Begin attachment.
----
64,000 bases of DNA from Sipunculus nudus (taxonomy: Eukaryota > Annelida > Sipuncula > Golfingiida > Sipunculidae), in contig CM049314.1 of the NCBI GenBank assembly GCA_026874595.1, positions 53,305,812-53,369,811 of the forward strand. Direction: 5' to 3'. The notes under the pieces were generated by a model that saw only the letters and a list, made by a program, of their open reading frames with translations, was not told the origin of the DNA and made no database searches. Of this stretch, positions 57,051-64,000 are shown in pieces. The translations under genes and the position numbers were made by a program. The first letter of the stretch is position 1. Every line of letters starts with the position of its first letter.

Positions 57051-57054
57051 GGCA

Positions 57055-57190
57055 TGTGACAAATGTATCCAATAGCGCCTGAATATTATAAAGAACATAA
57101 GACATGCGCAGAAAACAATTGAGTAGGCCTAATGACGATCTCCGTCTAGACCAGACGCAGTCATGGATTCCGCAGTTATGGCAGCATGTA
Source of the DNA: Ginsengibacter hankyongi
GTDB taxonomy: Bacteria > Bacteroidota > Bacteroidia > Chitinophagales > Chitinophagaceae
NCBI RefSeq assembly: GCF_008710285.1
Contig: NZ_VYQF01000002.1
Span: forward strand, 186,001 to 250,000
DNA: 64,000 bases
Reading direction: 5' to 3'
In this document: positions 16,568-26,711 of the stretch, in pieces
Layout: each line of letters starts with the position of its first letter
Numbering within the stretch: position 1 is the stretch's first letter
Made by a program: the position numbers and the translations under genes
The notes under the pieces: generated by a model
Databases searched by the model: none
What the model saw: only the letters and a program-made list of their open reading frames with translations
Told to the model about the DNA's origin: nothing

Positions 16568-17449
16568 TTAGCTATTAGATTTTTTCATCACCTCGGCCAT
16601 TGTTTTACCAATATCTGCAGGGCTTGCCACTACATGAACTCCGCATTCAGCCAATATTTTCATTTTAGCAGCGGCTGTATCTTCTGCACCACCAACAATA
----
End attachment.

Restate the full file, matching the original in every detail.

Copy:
64,000 bases of DNA from Sipunculus nudus (taxonomy: Eukaryota > Annelida > Sipuncula > Golfingiida > Sipunculidae), in contig CM049314.1 of the NCBI GenBank assembly GCA_026874595.1, positions 53,305,812-53,369,811 of the forward strand. Direction: 5' to 3'. The notes under the pieces were generated by a model that saw only the letters and a list, made by a program, of their open reading frames with translations, was not told the origin of the DNA and made no database searches. Of this stretch, positions 57,051-64,000 are shown in pieces. The translations under genes and the position numbers were made by a program. The first letter of the stretch is position 1. Every line of letters starts with the position of its first letter.

Positions 57051-57054
57051 GGCA

Positions 57055-57190
57055 TGTGACAAATGTATCCAATAGCGCCTGAATATTATAAAGAACATAA
57101 GACATGCGCAGAAAACAATTGAGTAGGCCTAATGACGATCTCCGTCTAGACCAGACGCAGTCATGGATTCCGCAGTTATGGCAGCATGTA
Source of the DNA: Ginsengibacter hankyongi
GTDB taxonomy: Bacteria > Bacteroidota > Bacteroidia > Chitinophagales > Chitinophagaceae
NCBI RefSeq assembly: GCF_008710285.1
Contig: NZ_VYQF01000002.1
Span: forward strand, 186,001 to 250,000
DNA: 64,000 bases
Reading direction: 5' to 3'
In this document: positions 16,568-26,711 of the stretch, in pieces
Layout: each line of letters starts with the position of its first letter
Numbering within the stretch: position 1 is the stretch's first letter
Made by a program: the position numbers and the translations under genes
The notes under the pieces: generated by a model
Databases searched by the model: none
What the model saw: only the letters and a program-made list of their open reading frames with translations
Told to the model about the DNA's origin: nothing

Positions 16568-17449
16568 TTAGCTATTAGATTTTTTCATCACCTCGGCCAT
16601 TGTTTTACCAATATCTGCAGGGCTTGCCACTACATGAACTCCGCATTCAGCCAATATTTTCATTTTAGCAGCGGCTGTATCTTCTGCACCACCAACAATA